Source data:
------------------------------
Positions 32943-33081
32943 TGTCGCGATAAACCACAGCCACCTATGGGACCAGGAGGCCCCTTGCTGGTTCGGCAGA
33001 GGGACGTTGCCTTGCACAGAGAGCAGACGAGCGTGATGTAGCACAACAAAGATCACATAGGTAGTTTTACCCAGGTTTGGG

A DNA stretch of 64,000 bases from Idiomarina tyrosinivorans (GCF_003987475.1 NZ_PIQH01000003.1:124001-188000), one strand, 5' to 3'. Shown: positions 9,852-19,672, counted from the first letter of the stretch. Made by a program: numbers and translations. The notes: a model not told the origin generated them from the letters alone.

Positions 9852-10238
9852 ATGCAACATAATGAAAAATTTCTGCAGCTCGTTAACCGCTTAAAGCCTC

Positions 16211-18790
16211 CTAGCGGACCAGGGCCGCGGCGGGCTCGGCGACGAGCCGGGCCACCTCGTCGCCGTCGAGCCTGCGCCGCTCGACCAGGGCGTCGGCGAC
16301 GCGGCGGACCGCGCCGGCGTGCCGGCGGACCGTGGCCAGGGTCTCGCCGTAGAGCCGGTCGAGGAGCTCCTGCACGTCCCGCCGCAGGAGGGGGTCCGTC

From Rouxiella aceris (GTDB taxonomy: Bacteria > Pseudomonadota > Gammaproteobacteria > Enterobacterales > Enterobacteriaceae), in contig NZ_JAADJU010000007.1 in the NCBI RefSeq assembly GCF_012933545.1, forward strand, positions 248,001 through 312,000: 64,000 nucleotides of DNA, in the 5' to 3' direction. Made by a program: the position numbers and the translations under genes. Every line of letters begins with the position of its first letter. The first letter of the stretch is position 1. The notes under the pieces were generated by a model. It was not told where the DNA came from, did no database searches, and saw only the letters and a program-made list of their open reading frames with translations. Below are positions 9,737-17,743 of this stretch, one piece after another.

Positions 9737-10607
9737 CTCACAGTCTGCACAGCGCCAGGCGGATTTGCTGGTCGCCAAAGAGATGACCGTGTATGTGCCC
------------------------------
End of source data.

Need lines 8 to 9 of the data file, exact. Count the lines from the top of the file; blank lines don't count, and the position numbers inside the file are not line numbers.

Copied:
16211 CTAGCGGACCAGGGCCGCGGCGGGCTCGGCGACGAGCCGGGCCACCTCGTCGCCGTCGAGCCTGCGCCGCTCGACCAGGGCGTCGGCGAC
16301 GCGGCGGACCGCGCCGGCGTGCCGGCGGACCGTGGCCAGGGTCTCGCCGTAGAGCCGGTCGAGGAGCTCCTGCACGTCCCGCCGCAGGAGGGGGTCCGTC